A Runner's World

You think you know...but you have No Idea

Sunday, November 14, 2004

California Here We Come

"Out of respect for things that I was never destined to do, I have learned that my strengths are a result of my weaknesses, my success is due to my failures, and my style is directly related to my limitations" --Billy Joel

As the best Cross Country season of my life comes to a close, you would think I'd be relieved. For the next blessed week, I don't have to report to Ruth Lily at 3:30 everyday. I won't have to travel on weekends until February. And speedworkouts are in the NOT so near future.

While this is all good and well, and a great burden has been lifted off my shoulders, it was only lifted so that a different burden could be put in its place. The burden of reflection. Yes, I have more time to myself now that XC is over, but that leaves more time to reflect on the past season and reflecting for me is like eating pringles: once I start, I can't stop. Therefore, I have no choice but to ramble away to a blank screen at midnight on a Sunday after a weekend of doing no homework whatsoever. I should be studying, or sleeping, as either would be a more efficient use of my time, but I can't do either until I clear my head.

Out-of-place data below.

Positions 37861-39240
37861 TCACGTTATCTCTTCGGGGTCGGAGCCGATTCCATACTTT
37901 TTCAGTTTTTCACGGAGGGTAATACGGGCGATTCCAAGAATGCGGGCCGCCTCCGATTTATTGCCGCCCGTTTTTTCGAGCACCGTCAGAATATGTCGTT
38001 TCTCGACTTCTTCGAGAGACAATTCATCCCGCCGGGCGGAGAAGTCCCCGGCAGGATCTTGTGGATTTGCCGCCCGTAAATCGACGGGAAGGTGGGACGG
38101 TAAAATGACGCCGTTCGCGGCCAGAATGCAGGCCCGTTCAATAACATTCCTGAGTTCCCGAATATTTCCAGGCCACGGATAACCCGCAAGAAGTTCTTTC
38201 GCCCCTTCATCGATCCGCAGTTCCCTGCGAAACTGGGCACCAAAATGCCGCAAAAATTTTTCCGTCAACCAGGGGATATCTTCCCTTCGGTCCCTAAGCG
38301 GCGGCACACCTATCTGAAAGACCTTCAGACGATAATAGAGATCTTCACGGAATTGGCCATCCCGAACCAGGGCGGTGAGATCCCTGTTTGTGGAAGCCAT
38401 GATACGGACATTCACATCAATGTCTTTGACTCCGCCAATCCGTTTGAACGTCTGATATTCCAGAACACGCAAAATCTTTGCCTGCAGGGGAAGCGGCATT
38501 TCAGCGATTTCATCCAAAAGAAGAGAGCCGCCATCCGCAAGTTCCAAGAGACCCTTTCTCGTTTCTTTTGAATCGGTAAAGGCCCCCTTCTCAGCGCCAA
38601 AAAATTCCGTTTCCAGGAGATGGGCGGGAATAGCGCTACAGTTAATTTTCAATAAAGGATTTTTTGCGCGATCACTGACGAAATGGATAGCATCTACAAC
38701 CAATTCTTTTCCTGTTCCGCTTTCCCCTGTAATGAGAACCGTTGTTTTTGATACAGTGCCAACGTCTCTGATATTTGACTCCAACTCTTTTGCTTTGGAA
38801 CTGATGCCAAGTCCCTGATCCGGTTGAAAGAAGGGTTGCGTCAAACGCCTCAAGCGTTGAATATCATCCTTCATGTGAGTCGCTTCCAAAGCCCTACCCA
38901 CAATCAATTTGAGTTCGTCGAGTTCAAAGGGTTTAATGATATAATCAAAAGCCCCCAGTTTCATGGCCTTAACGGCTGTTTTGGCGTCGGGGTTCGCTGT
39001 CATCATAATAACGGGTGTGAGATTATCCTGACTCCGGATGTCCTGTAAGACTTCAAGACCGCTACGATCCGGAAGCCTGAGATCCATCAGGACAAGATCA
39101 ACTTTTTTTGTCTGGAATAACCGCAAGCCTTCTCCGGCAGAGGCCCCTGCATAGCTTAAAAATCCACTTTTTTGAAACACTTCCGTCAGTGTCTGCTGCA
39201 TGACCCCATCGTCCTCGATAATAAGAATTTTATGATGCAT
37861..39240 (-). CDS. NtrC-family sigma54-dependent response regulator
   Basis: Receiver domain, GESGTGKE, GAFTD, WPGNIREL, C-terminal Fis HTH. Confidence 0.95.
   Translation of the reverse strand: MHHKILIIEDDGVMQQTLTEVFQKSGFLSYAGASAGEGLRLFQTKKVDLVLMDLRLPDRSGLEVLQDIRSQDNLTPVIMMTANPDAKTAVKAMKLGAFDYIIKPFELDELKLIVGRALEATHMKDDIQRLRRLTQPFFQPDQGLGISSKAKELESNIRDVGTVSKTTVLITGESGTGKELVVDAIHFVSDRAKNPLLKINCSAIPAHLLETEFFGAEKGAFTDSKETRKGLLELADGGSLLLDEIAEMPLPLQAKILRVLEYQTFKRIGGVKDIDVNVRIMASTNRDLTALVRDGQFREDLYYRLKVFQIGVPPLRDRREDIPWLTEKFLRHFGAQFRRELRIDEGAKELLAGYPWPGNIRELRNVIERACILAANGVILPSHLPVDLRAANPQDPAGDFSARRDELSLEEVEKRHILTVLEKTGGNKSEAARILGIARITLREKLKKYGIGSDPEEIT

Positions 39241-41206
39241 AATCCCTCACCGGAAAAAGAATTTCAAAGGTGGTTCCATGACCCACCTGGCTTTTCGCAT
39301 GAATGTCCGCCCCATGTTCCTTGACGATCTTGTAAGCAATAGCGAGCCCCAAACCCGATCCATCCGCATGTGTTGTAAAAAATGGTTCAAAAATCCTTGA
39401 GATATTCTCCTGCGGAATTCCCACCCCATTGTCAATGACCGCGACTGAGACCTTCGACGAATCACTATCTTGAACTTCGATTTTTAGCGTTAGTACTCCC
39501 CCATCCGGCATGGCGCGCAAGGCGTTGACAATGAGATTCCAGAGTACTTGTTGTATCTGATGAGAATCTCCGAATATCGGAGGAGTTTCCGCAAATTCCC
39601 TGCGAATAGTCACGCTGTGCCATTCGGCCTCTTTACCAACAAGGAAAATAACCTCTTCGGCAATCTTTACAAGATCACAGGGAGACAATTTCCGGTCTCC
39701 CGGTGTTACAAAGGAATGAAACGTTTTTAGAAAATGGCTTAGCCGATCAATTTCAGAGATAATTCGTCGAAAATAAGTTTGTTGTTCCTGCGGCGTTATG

Life is often referred to as a journey. In runner terms, it’s a marathon, not a sprint. Many people miss this concept and spend their time working hard to get from one destination from the next (i.e. graduation, promotion), but never take the time to enjoy and appreciate what they’ve learned along the way, or celebrate how far they’ve come as a person.

I am not one of those people.

What follows is a summary of a mini enlightenment I experienced in the last few years. I warn you that this may not make sense, when I write I tend to ramble and go on tangents but in the end I feel better so it doesn’t matter to me if I don’t make sense to you. In other words, continue reading at your own risk of confusion.